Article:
In this work, the fully compressible, three-dimensional, nonhydrostatic atmospheric model called All Scale Atmospheric Model (ASAM) is presented. A cut cell approach is used to include obstacles and orography into the Cartesian grid. Discretization is realized by a mixture of finite differences and finite volumes and a state limiting is applied. Necessary shifting and interpolation techniques are outlined. The method can be generalized to any other orthogonal grids, e.g., a lat–long grid. A linear implicit Rosenbrock time integration scheme ensures numerical stability in the presence of fast sound waves and around small cells. Analyses of five two-dimensional benchmark test cases from the literature are carried out to show that the described method produces meaningful results with respect to conservation properties and model accuracy. The test cases are partly modified in a way that the flow field or scalars interact with cut cells. To make the model applicable for atmospheric problems, physical parameterizations like a Smagorinsky subgrid-scale model, a two-moment bulk microphysics scheme, and precipitation and surface fluxes using a sophisticated multi-layer soil model are implemented and described. Results of an idealized three-dimensional simulation are shown, where the flow field around an idealized mountain with subsequent gravity wave generation, latent heat release, orographic clouds and precipitation are modeled.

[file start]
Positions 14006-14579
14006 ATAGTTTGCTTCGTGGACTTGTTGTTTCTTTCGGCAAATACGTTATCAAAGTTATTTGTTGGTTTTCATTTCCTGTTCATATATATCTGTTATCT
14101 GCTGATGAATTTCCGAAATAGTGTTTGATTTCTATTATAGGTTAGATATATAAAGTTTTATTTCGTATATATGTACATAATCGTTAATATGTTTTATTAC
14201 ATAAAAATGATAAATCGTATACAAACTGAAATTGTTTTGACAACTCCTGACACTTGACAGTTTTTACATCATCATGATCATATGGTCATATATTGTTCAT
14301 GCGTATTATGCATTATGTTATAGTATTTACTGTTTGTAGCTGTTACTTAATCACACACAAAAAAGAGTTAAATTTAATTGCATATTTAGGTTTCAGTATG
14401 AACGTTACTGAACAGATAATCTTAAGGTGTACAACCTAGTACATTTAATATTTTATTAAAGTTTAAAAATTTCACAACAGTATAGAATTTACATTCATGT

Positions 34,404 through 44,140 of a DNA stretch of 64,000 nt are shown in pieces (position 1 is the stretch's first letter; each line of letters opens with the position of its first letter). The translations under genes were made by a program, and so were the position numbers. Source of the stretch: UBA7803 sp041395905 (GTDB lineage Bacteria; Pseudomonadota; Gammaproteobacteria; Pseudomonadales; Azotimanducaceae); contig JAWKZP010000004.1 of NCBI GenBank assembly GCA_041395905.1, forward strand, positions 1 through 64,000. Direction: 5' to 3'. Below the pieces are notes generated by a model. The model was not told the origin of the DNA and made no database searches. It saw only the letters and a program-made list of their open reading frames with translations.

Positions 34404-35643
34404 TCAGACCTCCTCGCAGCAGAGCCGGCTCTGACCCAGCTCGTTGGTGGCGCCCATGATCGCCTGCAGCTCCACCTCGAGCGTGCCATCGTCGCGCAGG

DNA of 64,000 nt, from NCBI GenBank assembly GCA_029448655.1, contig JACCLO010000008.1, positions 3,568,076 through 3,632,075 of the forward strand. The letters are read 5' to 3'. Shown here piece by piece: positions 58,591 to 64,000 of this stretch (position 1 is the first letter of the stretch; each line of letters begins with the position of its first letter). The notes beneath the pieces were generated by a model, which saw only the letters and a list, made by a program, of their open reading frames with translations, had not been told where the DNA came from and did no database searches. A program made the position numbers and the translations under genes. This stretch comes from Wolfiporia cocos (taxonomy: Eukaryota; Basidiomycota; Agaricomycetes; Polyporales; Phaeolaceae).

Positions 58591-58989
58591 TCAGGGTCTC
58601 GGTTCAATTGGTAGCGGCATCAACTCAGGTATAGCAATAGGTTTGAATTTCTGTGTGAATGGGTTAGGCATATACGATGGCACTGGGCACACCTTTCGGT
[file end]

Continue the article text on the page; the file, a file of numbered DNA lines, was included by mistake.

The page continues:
In this paper we present the numerical solver ASAM (All Scale
Atmospheric Model) that has been developed at the Leibniz Institute
for Tropospheric Research (TROPOS), Leipzig. ASAM was initially
designed for CFD (computational fluid dynamics) simulations around
buildings.
The model can also be used with spherical or
cylindrical grids. Stability problems with grid convergence in
special points (the pole problem) in both grids are handled through
the implicit time integration both for advection and the yet faster
gravity and acoustic waves.
For simulating the flow around obstacles, buildings or orography,
the cut (or shaved) cell approach is used. With this attempt one remains